November 2013

PBS Newshour: Why the Strongest Storms are Getting Stronger

The sheer deadly power of the Philippines typhoon has cast a fresh spotlight on the question, are storms getting stronger as the planet gets warmer? To examine the science of super storms, Gwen Ifill talks to Kevin Trenberth of the National Center for Atmospheric Research and Jeff Masters of Weather Underground.

PBS Newshour: Dick Cheney reflects on how medical care kept him active despite heart disease

From his first heart attack at age 37 to a full transplant in 2012, Dick Cheney says he's proud to have lived an active life despite battling heart disease. Gwen Ifill sits down with the former vice president, author of "Heart: An American Medical Odyssey," to discuss how his health concerns affected his time in office.

 

PBS Newshour: Typhoon survivors 'growingly desperate' as incapacitated areas await relief

In some of the Philippines' most devastated regions, survivors of Typhoon Haiyan are returning to flattened communities with no food, water or sanitation, as officials struggle to provide relief. Angus Walker of Independent Television News reports from the city of Tacloban. Lynnette Lim of Save The Children joins Gwen Ifill.

PBS Newshour: Why did the Iran nuclear talks fall apart despite signs of hope?

Talks to negotiate Iran's nuclear program stalled over the weekend when world powers failed to strike an interim agreement. Gwen Ifill talks to chief foreign correspondent Margaret Warner about whether hope for a deal is dead or alive and next goals for Secretary of State John Kerry.

PBS Newshour: Urban politics shift with fresh faces elected mayor in America's largest cities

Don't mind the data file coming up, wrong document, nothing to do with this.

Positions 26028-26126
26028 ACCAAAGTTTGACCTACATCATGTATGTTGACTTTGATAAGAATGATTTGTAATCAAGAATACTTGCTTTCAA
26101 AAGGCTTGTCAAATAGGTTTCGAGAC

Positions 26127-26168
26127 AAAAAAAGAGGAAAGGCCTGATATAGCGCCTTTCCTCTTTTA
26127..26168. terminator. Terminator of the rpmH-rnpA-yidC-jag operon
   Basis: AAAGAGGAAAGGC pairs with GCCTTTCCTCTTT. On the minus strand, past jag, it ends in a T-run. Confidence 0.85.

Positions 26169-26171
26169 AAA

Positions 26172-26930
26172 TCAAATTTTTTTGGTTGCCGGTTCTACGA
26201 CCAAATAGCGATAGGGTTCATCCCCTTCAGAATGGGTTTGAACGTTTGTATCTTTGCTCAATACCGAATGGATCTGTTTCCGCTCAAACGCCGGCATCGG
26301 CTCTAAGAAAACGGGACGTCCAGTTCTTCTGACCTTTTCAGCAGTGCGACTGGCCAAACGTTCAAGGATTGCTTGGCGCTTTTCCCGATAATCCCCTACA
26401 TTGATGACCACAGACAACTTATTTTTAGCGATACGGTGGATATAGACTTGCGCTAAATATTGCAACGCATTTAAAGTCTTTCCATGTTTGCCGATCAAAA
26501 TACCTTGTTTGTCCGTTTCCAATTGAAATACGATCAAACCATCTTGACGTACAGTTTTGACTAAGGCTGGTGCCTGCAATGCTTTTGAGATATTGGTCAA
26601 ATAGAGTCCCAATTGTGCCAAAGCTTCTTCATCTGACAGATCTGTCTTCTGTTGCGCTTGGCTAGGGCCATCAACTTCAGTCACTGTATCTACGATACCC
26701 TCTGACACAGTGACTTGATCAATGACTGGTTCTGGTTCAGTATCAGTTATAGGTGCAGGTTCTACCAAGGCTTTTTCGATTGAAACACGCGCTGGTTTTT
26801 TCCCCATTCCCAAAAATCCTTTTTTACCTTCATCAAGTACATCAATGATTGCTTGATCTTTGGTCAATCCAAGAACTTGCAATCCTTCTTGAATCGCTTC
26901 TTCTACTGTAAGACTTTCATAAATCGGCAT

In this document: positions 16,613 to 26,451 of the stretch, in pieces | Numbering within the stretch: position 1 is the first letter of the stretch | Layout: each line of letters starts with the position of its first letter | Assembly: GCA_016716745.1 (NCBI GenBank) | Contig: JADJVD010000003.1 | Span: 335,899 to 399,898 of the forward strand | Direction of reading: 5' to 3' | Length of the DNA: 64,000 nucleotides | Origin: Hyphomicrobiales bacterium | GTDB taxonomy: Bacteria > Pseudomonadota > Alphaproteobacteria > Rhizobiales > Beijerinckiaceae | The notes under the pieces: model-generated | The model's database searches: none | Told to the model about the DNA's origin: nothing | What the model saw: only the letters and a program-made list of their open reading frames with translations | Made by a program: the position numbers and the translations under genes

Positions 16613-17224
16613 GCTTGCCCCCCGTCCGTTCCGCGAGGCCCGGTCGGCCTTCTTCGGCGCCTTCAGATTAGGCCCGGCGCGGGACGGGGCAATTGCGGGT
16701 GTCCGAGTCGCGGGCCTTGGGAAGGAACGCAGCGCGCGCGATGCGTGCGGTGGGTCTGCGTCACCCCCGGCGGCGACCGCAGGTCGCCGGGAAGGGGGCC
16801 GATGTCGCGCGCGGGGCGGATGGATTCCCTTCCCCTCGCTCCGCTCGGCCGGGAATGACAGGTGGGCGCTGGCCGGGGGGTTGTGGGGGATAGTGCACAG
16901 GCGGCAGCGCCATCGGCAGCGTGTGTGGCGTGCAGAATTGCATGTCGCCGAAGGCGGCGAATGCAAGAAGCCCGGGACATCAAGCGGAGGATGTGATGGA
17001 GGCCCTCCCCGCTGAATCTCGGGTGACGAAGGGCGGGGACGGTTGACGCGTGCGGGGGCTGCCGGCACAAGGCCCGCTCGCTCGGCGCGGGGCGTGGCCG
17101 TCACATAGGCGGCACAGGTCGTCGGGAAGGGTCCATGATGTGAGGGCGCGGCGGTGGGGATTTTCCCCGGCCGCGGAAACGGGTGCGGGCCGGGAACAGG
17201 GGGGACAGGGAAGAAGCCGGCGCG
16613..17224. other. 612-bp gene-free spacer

Bill de Blasio, Mike Duggan and Marty Walsh won mayoral elections in New York, Detroit and Boston, for their pragmatic campaign approaches. Gwen Ifill talks to Brookings Institution' Bruce Katz and Atlantic Cities' Emily Badger about how these new mayors will tackle economic and unemployment challenges in their cities.

PBS Newshour: Will M23 step-down set the stage for peace among armed groups in the Congo?

The M-23 rebel group announced Tuesday it is putting down its arms after 20 months of insurgency against the government in the Democratic Republic of the Congo. For more on what this means for the future of the Congo and the other armed groups there, Gwen Ifill talks to Jon Sawyer of the Pulitzer Center on Crisis Reporting.

PBS Newshour: How a ruling on toxic revenge could change the way treaties are enforced

The Supreme Court heard a tabloid-worthy tale Tuesday of a love triangle and ensuing poisonous revenge plot. But what consequences will this case have on the federal government's ability to enforce the Chemical Weapons Convention and other international treaties? Gwen Ifill speaks with Marcia Coyle of the National Law Journal.

PBS Newshour: How Effective was Kerry's Mending Mission to Egypt and Saudi Arabia?

It was a dramatic day in court for former Egyptian leader Mohammed Morsi. Gwen Ifill speaks to McClatchy's Nancy Youssef who was on the scene inside the courtroom. Then Margaret Warner offers analysis on the Secretary of State John Kerry's attempt to mend strained relations with longtime allies Egypt and Saudi Arabia.

PBS Newshour: NSA 'taking full advantage' of spying laws to tap into Yahoo, Google traffic

Documents leaked by former NSA contractor Edward Snowden claim the NSA and its British counterpart tapped fiber-optic cables connected to Google and Yahoo data centers, gaining access to metadata from user accounts. Gwen Ifill talks to The Washington Post's Barton Gellman about the legality of the NSA alleged actions.